Ask Susan Knavel what sort of Christmas light display she’d create if she had unlimited resources, and her eyes light up like 1,000 LED bulbs.
“Have you seen that show, ‘The Great Christmas Lights Fight?’ I’d have acres and acres out in the country, with a drive-through display. I’d have to learn how to do all those computerized things like set it to music. I’d do it all year. It would be a career. That would be a dream come true.”
For now, though, Knavel will have to stick with her family’s massive Christmas light display at 905 S. Harrison St. in LaHarpe.
It may not be “acres and acres,” but there’s plenty of room there for more than 50 frolicking lighted reindeer. Sparkling icicles and disco balls hang from the large tree in the front yard. All the lights are bright white.
To the south, you’ll find a bit more color. A giant inflatable reindeer is surrounded by Christmas trees with colorful bulbs. Hidden in the back is a blue and turquoise peacock.
On the north side, is a princess paradise. Disney princesses beckon the eye toward twinking castles with a rainbow of lights on the ground. Unicorns cavort, rearing up with their front legs. Three unicorns surround a tinsel tree, as the LED lights rotate through a range of colors.
She wanted to put up a giant neon unicorn but her husband wouldn’t allow it this year. Too much, he said.
Knavel plans to add a dragon. But not the scary kind. A happy dragon. He’ll wear a Santa hat.
If she had more space in her yard, she’d add a Star Wars section.
She looks across the street to a large vacant lot.
“I’ve thought about what I could do there, but I’ve never gotten the nerve to ask the owners.”
Every year the Knavel display grows.
She’s trying to convince her husband to add a new electric pole they can dedicate to the light display. (For those who are wondering, the lights add about $100 a year to their utility bill, but Knavel expects a recent conversion to all-LED bulbs will reduce the cost.)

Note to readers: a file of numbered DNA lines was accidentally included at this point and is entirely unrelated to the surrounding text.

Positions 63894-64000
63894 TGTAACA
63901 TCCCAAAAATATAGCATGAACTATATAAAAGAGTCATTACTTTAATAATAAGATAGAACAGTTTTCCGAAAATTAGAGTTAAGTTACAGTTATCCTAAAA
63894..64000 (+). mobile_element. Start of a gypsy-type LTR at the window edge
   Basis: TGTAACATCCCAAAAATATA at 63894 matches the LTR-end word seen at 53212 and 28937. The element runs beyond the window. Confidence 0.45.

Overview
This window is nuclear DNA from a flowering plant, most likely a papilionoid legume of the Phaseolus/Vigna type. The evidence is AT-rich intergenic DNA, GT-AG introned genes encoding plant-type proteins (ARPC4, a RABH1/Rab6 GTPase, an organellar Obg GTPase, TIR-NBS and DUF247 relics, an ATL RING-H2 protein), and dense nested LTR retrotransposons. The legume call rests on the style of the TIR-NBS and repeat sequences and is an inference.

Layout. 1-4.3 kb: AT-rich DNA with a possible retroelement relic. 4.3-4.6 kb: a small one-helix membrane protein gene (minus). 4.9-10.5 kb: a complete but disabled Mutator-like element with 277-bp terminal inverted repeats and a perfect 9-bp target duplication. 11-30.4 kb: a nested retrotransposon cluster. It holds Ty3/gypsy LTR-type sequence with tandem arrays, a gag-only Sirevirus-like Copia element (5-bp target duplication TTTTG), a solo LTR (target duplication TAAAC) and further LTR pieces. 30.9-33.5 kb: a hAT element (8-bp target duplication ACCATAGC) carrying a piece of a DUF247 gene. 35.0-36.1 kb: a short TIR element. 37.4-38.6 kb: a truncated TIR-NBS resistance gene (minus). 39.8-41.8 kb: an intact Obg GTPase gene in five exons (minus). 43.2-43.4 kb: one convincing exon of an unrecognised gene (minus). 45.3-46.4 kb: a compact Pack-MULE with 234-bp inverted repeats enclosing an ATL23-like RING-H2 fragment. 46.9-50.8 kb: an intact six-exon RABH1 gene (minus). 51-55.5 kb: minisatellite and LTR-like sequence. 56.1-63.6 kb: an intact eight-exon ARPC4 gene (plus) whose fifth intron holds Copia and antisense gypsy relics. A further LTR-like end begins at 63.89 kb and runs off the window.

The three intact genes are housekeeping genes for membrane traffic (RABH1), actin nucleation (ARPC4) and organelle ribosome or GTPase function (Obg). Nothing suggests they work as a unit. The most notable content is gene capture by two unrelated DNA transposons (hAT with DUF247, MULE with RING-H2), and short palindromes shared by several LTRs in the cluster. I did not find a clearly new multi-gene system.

She’d also like to buy a bucket truck or some sort of lift they can use to hang lights up high.
“I don’t need a display that can be seen from space,” Knavel admits, still dreaming of the ultimate display.
You can, however, see the Knavel’s display from several blocks away.
The family often wins LaHarpe’s annual Christmas decorating contest, which she sheepishly acknowledges.
“Not very many people go all out around here the way we do. I just do it for myself. I’d still do it if no one saw.”
The display began about 15 years ago, for no particular reason. It started simply enough, with lights hung on the house and a few decorations in the yard. They’ve added to it every year.
“I just love this time of year. Everybody has their thing, and Christmas has always been my thing. And I love reindeer.”
Knavel designs the plans. For example, this year she arranged her reindeer in families, with groups of two large reindeer and one or two smaller ones as their children.
Her husband, Don, does the hard work of putting it all together every year.
Christmas isn’t so much his thing.
“He’s a saint. He just does it to make me happy. That’s the kind of guy he is,” his wife said.
He even sacrificed the top of his garage for storing all of the Christmas stuff.
The rest of the family pitches in to help, too, including their son, daughter and son-in-law.
The princess section was added for granddaughter Capri. Next year, Knavel will change it to ballerinas.
“Yes, I’m already planning next year.”
The display attracts more and more attention every year, as Knavel notices an uptick in cars driving past the house.
She believes the display is even more important this year because of the coronavirus pandemic. Many traditional community events have been canceled for fear of spreading the disease, so drive-by displays are an easy way to celebrate and share the season with others.
THOSE WHO have seen Knavel’s display in the past might notice several changes this year.
Like the disco balls in the tree.
In past years, she hung thousands of disco balls in the tree and positioned a spotlight so they sparkled and reflected light as they twirled.
But that proved a bit much for the old tree’s aging branches, so she replaced them with electronic icicles.
The reindeer got an upgrade this year, too.
She replaced the old wire reindeer, with their ancient strings of classic bulbs, for bright new LED versions.
But after spending all those years together, Knavel had a hard time saying goodbye to those 50 old reindeer.
“I couldn’t just take them to the dump,” so she gave them away. Many of them went to a Moran resident who has a large display of his own.
“It really did make me sad,” Knavel said. “I miss them. I really do. I’m glad they found a good home.”
She’s also issued a directive to her husband. Should something happen to her, he must continue to put up the reindeer display every year at Christmas. Even if he remarries.
“I told him, ‘you better put those dang reindeer up. I don’t care if your new wife doesn’t like it, those reindeer are going up.’”
She laughs and shakes her head.
“I know I get a little Christmas crazy. I don’t care if everybody thinks I’m nuts. It just makes me feel good inside, the whole season. It’s the spirit of Christmas.”